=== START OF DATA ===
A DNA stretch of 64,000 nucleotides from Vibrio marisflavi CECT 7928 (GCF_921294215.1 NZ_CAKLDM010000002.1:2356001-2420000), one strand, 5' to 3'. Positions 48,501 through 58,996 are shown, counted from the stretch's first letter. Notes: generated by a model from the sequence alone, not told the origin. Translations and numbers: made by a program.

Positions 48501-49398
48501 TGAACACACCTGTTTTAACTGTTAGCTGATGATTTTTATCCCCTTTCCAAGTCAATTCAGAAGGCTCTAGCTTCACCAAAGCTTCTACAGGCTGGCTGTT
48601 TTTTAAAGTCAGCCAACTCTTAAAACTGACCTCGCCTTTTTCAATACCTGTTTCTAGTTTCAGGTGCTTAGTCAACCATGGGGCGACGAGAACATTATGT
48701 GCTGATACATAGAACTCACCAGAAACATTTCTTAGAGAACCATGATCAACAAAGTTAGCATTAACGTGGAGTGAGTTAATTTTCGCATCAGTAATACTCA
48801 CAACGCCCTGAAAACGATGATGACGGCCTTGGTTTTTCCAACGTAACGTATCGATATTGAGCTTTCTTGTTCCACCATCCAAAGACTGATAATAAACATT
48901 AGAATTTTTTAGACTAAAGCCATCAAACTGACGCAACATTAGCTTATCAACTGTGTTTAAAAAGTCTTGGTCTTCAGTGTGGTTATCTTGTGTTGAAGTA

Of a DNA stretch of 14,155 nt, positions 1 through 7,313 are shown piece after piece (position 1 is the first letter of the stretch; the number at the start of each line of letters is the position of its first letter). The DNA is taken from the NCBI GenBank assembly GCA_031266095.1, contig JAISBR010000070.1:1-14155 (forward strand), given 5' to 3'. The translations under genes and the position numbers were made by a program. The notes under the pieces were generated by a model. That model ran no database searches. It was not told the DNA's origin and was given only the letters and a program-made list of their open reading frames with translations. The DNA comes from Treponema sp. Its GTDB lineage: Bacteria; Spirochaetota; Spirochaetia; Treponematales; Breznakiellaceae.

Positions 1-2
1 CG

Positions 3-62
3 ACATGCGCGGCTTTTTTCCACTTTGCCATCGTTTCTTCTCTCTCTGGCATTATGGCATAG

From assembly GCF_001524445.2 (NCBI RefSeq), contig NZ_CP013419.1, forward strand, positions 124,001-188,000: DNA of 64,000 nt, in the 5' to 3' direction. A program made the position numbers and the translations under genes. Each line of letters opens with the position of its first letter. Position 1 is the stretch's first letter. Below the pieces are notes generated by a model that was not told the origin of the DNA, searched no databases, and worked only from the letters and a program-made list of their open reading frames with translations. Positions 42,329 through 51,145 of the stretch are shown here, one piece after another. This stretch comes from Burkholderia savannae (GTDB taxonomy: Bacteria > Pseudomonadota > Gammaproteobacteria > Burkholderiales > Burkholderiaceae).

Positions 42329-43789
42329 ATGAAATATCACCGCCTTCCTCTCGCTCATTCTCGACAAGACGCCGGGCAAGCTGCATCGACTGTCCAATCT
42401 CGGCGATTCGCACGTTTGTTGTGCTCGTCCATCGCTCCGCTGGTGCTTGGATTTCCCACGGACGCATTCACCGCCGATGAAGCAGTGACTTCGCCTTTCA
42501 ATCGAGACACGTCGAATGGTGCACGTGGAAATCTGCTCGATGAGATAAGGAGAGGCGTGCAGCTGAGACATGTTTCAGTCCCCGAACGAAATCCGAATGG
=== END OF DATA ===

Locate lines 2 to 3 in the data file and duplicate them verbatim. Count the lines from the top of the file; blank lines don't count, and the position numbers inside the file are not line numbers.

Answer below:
Positions 48501-49398
48501 TGAACACACCTGTTTTAACTGTTAGCTGATGATTTTTATCCCCTTTCCAAGTCAATTCAGAAGGCTCTAGCTTCACCAAAGCTTCTACAGGCTGGCTGTT